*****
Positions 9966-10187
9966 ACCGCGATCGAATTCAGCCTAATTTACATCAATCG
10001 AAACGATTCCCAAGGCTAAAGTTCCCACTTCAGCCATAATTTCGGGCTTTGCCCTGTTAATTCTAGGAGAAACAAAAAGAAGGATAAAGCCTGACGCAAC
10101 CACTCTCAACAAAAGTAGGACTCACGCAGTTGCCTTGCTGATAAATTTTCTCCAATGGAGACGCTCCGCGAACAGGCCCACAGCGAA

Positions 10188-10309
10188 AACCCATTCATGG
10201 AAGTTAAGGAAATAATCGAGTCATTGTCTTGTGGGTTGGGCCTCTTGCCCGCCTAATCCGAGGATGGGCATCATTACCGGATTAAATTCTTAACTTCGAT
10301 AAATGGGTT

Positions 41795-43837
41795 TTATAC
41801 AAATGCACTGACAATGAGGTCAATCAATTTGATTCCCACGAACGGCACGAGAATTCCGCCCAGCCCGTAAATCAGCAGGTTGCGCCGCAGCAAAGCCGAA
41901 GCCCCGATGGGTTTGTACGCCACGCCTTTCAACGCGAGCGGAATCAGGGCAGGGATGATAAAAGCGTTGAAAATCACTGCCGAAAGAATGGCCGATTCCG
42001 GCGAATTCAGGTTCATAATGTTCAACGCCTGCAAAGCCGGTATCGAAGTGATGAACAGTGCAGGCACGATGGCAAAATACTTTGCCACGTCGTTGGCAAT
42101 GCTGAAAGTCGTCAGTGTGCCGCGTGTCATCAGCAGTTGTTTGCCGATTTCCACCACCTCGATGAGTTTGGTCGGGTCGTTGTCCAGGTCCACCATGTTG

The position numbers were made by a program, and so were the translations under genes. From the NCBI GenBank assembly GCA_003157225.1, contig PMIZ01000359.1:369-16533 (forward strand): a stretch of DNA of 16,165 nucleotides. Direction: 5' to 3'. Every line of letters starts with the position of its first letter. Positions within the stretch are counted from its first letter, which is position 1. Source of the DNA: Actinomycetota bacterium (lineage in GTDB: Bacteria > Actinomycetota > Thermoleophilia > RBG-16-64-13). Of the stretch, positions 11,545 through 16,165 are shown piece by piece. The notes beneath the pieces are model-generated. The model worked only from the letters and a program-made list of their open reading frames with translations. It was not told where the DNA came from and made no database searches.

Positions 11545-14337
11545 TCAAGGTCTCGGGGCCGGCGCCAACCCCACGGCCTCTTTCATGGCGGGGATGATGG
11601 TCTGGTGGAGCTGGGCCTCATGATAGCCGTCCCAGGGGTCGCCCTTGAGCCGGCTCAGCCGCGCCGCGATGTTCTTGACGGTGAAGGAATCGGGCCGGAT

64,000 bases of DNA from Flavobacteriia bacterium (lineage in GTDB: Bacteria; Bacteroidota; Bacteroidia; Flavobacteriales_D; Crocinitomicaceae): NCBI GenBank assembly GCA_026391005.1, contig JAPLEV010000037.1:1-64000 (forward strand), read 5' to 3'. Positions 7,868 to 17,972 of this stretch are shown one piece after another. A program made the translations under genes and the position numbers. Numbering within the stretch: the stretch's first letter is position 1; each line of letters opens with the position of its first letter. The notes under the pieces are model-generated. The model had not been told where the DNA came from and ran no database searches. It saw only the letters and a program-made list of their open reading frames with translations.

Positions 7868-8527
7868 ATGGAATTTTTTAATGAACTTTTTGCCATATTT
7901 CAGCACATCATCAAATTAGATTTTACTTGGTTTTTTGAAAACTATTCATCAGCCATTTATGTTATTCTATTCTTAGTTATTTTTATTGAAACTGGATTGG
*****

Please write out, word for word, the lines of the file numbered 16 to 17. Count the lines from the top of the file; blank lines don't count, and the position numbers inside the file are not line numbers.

Positions 11545-14337
11545 TCAAGGTCTCGGGGCCGGCGCCAACCCCACGGCCTCTTTCATGGCGGGGATGATGG